8. Willing to take prudent risk: architects aren’t lawyers. Lawyers are paid to avoid risks. But that’s not the way you succeed in the marketplace. Prudent risk is the way to go. Because it will give you that little edge advantage that will make you win. Prudent risks in sequence will make you go a long way. And so thinks the successful architect. Innovation, but not for innovation’s  sake. For pragmatic reasons that deliver value.
  9. Able to look from the telescopic down to the microscopic: this is really key. You need to be able to dream up, see the big  picture, while at the same time having your feet firmly planted in the ground. The devil is in the details. A willingness to listen to the rank and file implementers is recognized as a great feedback mechanism. Of course, feedback is only for information and the architect is able to take on the hard decisions since he has a global view.
Sorcerer’s apprentices usually share a set of characteristics as far as I can tell from my encounters with them:
  1. Freshmen with no historical perspective: these have been some kind of education but really don’t grasp the details. They are “in the moment” when it comes decisions and shoot from the hip when it comes to express an idea. Needless to say, in complex organizations, this is a recipe for disaster. Especially when their opinion is connected in real-time with the ever changing fads of the day they read about on the web one hour ago.
  2. Golden hammer syndrome: they believe that one thing will solve all problems. So, they make everything look like a nail. Even eggs. Needless to say, you need a hammer for nails, but hammers don’t work marvelously well for sawing parts or gluing things together. There is an attitude problem and it’s rooted in insecurity and unwillingness to open horizons.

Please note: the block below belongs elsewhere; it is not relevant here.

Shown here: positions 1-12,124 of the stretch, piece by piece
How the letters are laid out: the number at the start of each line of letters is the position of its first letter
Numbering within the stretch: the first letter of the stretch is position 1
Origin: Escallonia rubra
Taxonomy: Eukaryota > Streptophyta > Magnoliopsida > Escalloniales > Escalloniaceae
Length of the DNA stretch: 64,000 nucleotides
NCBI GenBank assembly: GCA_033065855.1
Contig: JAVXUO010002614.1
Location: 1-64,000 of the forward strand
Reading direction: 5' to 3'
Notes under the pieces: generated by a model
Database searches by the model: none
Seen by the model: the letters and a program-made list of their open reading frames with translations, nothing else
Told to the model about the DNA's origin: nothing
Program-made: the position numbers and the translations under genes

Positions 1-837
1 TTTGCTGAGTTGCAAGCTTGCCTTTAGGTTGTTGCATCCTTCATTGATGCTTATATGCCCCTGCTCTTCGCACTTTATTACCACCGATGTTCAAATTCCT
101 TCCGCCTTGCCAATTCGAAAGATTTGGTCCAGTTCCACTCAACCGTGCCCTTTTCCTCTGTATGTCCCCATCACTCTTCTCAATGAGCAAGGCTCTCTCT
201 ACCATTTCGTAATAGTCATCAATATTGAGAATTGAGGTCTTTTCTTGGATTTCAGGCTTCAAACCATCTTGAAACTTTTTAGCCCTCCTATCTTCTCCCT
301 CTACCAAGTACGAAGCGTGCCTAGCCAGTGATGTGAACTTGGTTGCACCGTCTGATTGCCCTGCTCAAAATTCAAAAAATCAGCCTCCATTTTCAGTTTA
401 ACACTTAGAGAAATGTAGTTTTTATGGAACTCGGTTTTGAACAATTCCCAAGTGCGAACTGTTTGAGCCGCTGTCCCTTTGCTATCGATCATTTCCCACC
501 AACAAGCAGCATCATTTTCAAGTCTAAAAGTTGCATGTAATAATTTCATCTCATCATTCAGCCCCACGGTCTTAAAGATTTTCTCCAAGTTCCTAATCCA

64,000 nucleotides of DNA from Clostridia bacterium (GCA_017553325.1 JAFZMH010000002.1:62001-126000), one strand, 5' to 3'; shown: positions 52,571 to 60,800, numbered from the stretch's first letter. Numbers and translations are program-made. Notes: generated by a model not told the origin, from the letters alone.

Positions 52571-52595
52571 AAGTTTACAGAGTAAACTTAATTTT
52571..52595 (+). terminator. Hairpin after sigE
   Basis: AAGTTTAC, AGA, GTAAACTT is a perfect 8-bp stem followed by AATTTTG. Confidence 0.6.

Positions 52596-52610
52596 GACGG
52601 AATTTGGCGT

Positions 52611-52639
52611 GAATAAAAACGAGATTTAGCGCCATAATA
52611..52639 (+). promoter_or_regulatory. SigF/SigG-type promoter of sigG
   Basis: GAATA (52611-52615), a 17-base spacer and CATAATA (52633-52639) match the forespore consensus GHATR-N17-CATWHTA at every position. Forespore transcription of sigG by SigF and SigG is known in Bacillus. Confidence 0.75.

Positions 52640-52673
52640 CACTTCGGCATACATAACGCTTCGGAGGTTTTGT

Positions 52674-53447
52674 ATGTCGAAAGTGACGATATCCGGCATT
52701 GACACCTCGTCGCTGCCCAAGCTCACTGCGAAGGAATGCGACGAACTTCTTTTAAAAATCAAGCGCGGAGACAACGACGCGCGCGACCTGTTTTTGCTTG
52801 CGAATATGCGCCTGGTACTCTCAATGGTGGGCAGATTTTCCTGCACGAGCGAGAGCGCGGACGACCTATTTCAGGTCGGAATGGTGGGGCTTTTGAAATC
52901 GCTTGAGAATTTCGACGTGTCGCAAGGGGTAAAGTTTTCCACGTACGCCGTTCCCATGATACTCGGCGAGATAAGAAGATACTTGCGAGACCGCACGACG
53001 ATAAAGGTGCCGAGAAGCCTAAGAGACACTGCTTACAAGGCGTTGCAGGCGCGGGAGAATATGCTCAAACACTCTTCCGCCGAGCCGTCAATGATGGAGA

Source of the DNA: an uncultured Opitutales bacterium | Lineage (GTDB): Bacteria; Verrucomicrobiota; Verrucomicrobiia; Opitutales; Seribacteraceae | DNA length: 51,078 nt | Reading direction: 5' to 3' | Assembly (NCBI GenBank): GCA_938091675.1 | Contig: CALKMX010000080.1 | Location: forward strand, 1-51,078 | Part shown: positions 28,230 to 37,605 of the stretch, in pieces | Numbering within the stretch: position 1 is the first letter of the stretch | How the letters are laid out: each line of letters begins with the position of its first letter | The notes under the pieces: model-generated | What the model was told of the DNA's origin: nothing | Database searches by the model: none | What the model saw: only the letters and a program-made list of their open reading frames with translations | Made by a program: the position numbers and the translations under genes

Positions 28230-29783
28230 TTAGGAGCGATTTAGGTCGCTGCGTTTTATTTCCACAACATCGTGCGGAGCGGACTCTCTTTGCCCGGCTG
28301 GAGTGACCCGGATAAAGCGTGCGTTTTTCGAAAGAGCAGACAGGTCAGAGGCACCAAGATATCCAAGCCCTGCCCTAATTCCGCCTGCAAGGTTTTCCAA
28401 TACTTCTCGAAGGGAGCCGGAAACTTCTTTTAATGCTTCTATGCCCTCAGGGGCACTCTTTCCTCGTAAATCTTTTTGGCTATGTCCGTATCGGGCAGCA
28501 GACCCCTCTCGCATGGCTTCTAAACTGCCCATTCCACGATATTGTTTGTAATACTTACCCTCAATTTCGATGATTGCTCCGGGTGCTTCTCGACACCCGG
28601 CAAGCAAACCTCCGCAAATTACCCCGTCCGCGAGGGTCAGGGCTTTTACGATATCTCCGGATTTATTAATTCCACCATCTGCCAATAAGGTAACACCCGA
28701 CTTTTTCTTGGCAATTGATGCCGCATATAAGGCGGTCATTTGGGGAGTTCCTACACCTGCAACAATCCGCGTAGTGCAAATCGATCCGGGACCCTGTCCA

3. Castle in the sky attitude: typical of sorcerer’s apprentices with no real-world experience of scale, this castle in the sky attitude leads to over complex architectures, which nobody in their right mind would consider practical. But unaware management will fall into the trap and embark on a long, dark, and costly journey if they buy on these castle in the sky ideas. I’ve seen quite a number of tens of millions of good money evaporate this way. And more often than once mind you. Beware!
  4. Misunderstanding complexity: complexity comes in two flavors: essential and accidental. Essential is related to intrinsic complexity of the problem you are trying to solve, no matter the technology (e.g. quoting prices for complex risks). Accidental complexity is connected to accumulated stupid decisions, accretion of old parts, or technology that is just requiring you to be a rocket scientist to use. And sorcerer’s apprentices do create an awful lot of accidental complexity, making even the easy problems look hard.  This keeps the organization from moving into the future.
  5. Overinflated ego: sorcerer’s apprentices should be well inspired to take a huge dose of humility. Their overinflated ego has the bad side effect of alienating them from the other people, rendering their concepts rejected by the practicioner. Nobody wants to deal with a moron, let alone a moron with an overinflated ego. Even if not a moron, an overinflated ego will make you look like one no matter what. This is not to say that a good architect has not a healthy ego. On the contrary, he as one. Just that overinflated egos don’t help and hinder acceptance and forward movement.
  6. Ivory tower mentality: associated with the previous point, the ivory tower mentality has the sorcerer’s apprentices gather together in some department, usually named the “architecture group” whose nobody exactly knows what they do in. There seems to be activity but nothing that influences the field in any meaningful way. It looks like that the sorcerer’s apprentices keep their “valuable” knowledge to themselves. Net result? No evangelization of what works and delivers results. And also, money thrown down the drain.
  7. Paper centered instead of executable focus: sorcerer’s apprentices revel in producing realms of papers, charts -- the more convoluted the better, and other meaningless artifacts that don’t make sense to the people that would be in need of guidance. What people want from architects is guidance, frames of reference, and a sense of trust that they aren’t going to die a slow death into a bad project. Sorcerer’s apprentices don’t provide for that. On the contrary, they’ll send you down a bad trip just as a twisted experiment. And more often than not, they’ll not even be aware of the fact!
So, are your architects sorcerer’s apprentices? Or which one are you? Once known, where to go from there? A great question indeed. A question that may require harsh decisions to head the ship back into the right  direction instead of risking making it the next little Titanic of your organization. Until next time, happy hunt!